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I was disheartened to read The York Dispatch editorial “Chipping away at women's rights.” It was filled with baseless attacks on my Down Syndrome Protection Act and unjust comparisons to the recently enacted pro-life laws in Alabama and North Dakota. In some cases, the facts in the editorial were liberally stretched to fit the narrative the writer intended.

Unlike the North Dakota law referenced in the editorial, my legislation, House Bill 321, solely addresses abortions that occur as a result of a prenatal diagnoses of Down syndrome. The North Dakota law included various genetic abnormalities, including Down syndrome. Again, my bill only addresses Down syndrome.

In Pennsylvania, an abortion can be legally obtained up to 24 weeks. There is, however, one exception. A baby can’t be aborted because of his or her gender. This clause is part of the law and protects babies from being aborted simply because they aren’t the desired gender. I can’t think of any good reason why a baby boy should be given the opportunity to live when a baby girl is not given the exact same chance, or vice versa.

What my bill does is simple. It merely adds that a baby can’t be selected for abortion because he or she has a prenatal diagnosis of Down syndrome. This is not an ice pick chipping away at women’s rights. This is affording babies who happen to have an extra chromosome a chance at life.

More: State House passes Klunk's Down syndrome abortion ban

More: EDITORIAL: Chipping away at women's rights

My bill also protects women. Nothing in the bill would interfere with the existing ability of a woman to obtain an abortion in cases of rape, incest or endangerment to the mother, which is in stark contrast to the Alabama bill the article attempted to compare my bill to. I made sure this provision was included in my bill, even though it is contained in different sections of Pennsylvania’s Abortion Control Act.

Passage of my bill was not an attempt to display, as stated in the editorial, my “mean-spirited, unnecessary pronouncement of her own conservative credentials.” This bill is about giving those who have been targeted for abortion and discriminated in the womb the same chance at life that was given to you and me.

The article also failed to mention that babies with Down syndrome are being aborted at an alarming rate around the world. We have seen the news stories where Iceland claims it has “cured” and all but “eradicated” Down syndrome through abortion. In the UK, the abortion rate for Down syndrome pregnancies is as high as 90%. Now, we all know there is no “cure” for Down syndrome. There is no medicine to take to “eradicate” this genetic condition as the news reports allude to. There is only one medical procedure that can “eradicate” those individuals with Down syndrome from existence and that is an abortion.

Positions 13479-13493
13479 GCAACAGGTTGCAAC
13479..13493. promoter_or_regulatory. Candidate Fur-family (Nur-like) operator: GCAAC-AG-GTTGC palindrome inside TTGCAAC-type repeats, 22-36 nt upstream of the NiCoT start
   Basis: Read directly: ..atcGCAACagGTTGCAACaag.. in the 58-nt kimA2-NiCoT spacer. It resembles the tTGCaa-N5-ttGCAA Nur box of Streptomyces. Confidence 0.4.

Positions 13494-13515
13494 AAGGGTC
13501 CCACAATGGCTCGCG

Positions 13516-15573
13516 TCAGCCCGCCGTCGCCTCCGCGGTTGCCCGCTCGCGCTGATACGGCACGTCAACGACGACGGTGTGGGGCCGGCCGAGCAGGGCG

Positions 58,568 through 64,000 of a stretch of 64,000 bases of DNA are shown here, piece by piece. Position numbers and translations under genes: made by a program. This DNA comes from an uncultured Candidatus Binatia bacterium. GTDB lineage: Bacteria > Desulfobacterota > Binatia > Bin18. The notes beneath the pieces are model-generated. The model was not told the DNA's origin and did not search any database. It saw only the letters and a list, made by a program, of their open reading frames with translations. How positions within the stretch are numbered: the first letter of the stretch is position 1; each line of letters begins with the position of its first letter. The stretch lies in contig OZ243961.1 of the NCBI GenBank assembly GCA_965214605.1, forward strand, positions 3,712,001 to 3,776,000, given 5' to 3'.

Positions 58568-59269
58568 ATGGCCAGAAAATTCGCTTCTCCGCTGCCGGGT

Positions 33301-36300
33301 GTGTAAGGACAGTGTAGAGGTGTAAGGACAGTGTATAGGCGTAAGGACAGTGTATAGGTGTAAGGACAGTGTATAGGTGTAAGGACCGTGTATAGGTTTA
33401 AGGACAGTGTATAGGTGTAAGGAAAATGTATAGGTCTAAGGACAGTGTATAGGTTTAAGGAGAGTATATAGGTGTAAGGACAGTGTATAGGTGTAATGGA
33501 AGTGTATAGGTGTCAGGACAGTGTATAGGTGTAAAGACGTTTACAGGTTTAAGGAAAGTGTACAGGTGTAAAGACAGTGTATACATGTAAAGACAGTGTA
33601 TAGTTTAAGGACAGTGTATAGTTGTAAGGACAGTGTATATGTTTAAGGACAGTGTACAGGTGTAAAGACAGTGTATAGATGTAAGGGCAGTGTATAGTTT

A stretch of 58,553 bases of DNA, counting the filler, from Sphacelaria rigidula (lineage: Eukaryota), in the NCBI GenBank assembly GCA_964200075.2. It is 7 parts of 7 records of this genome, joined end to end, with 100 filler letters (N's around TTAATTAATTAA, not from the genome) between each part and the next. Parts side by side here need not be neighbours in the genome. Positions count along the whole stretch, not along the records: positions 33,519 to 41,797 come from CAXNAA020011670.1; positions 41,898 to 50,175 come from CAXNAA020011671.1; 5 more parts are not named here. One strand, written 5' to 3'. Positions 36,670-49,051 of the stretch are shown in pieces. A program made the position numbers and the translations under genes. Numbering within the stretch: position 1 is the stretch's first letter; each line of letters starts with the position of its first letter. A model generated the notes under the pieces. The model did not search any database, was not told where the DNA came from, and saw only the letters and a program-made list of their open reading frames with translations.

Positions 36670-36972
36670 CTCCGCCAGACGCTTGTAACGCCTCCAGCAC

In this country, people with Down syndrome lead full and productive lives. According to the Centers for Disease Control and Prevention, 93% of babies born with Down syndrome live to their first birthday and 88% live to their 20s. In fact, the life expectancy of those with Down syndrome isn’t far off from someone without Down syndrome. The life expectancy for someone with Down syndrome has gone from 10 years of age in 1960 to well over 60 years of age today.

Yes, Gov. Tom Wolf has stated he’d veto this bill, and any like it, should it reach his desk. Earlier this year, he declared March as Developmental Disabilities Month. I commend this effort to raise awareness. In his proclamation, Wolf says, “people with a developmental disability are of all racial, ethnic, educational, social, and economic backgrounds, and all are valued members of society who find fulfillment living everyday lives.”

However, I must question the governor’s commitment to these people, the people he represents, if he were to veto this bill. How can someone issue such a proclamation and then say he won’t defend their right to live?

Throughout my life, I have met numerous people with Down syndrome. They are the kindest, sweetest and most caring people I have ever met. I cannot for the life of me think of a reason why they should not be given the same shot at life that I was granted.

We need to listen carefully to our brothers and sisters with Down syndrome. They are saying to us: “Just because I look a little different than you, talk a little different than you, think a little different than you, does not mean I am not human like you. Please protect me. Please show me that I can live in a fair and loving world. Please let me show you I am a life worth saving.”

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